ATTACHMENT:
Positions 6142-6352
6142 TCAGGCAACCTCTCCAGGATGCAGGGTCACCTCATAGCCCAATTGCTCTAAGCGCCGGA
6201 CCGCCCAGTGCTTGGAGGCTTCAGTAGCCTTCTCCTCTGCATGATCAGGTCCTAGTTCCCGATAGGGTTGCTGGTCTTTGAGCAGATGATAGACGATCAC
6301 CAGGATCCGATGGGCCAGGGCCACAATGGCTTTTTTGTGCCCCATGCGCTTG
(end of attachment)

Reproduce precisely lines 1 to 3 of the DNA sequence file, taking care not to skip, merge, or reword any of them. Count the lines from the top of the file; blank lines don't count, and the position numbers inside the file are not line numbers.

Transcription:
Positions 6142-6352
6142 TCAGGCAACCTCTCCAGGATGCAGGGTCACCTCATAGCCCAATTGCTCTAAGCGCCGGA
6201 CCGCCCAGTGCTTGGAGGCTTCAGTAGCCTTCTCCTCTGCATGATCAGGTCCTAGTTCCCGATAGGGTTGCTGGTCTTTGAGCAGATGATAGACGATCAC